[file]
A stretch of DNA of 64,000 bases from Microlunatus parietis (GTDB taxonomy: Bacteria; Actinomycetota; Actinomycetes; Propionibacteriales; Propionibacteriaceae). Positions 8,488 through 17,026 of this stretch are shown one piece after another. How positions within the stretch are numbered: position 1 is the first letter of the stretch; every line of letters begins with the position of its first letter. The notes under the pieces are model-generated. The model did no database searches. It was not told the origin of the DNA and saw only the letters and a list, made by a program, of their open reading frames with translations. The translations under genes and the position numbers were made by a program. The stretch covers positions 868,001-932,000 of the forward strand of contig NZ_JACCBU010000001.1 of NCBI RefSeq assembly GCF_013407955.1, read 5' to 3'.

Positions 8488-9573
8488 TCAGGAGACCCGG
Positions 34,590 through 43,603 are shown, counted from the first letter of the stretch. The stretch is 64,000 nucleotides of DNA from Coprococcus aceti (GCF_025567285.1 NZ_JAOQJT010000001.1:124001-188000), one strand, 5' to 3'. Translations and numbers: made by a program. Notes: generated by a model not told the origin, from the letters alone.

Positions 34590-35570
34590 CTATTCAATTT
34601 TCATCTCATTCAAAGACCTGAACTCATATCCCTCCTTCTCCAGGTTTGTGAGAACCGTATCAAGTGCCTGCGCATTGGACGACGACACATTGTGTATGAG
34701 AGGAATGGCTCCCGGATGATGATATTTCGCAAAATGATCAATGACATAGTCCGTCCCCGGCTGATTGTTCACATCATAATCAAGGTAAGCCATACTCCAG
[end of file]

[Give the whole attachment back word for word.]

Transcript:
A stretch of DNA of 64,000 bases from Microlunatus parietis (GTDB taxonomy: Bacteria; Actinomycetota; Actinomycetes; Propionibacteriales; Propionibacteriaceae). Positions 8,488 through 17,026 of this stretch are shown one piece after another. How positions within the stretch are numbered: position 1 is the first letter of the stretch; every line of letters begins with the position of its first letter. The notes under the pieces are model-generated. The model did no database searches. It was not told the origin of the DNA and saw only the letters and a list, made by a program, of their open reading frames with translations. The translations under genes and the position numbers were made by a program. The stretch covers positions 868,001-932,000 of the forward strand of contig NZ_JACCBU010000001.1 of NCBI RefSeq assembly GCF_013407955.1, read 5' to 3'.

Positions 8488-9573
8488 TCAGGAGACCCGG
Positions 34,590 through 43,603 are shown, counted from the first letter of the stretch. The stretch is 64,000 nucleotides of DNA from Coprococcus aceti (GCF_025567285.1 NZ_JAOQJT010000001.1:124001-188000), one strand, 5' to 3'. Translations and numbers: made by a program. Notes: generated by a model not told the origin, from the letters alone.

Positions 34590-35570
34590 CTATTCAATTT
34601 TCATCTCATTCAAAGACCTGAACTCATATCCCTCCTTCTCCAGGTTTGTGAGAACCGTATCAAGTGCCTGCGCATTGGACGACGACACATTGTGTATGAG
34701 AGGAATGGCTCCCGGATGATGATATTTCGCAAAATGATCAATGACATAGTCCGTCCCCGGCTGATTGTTCACATCATAATCAAGGTAAGCCATACTCCAG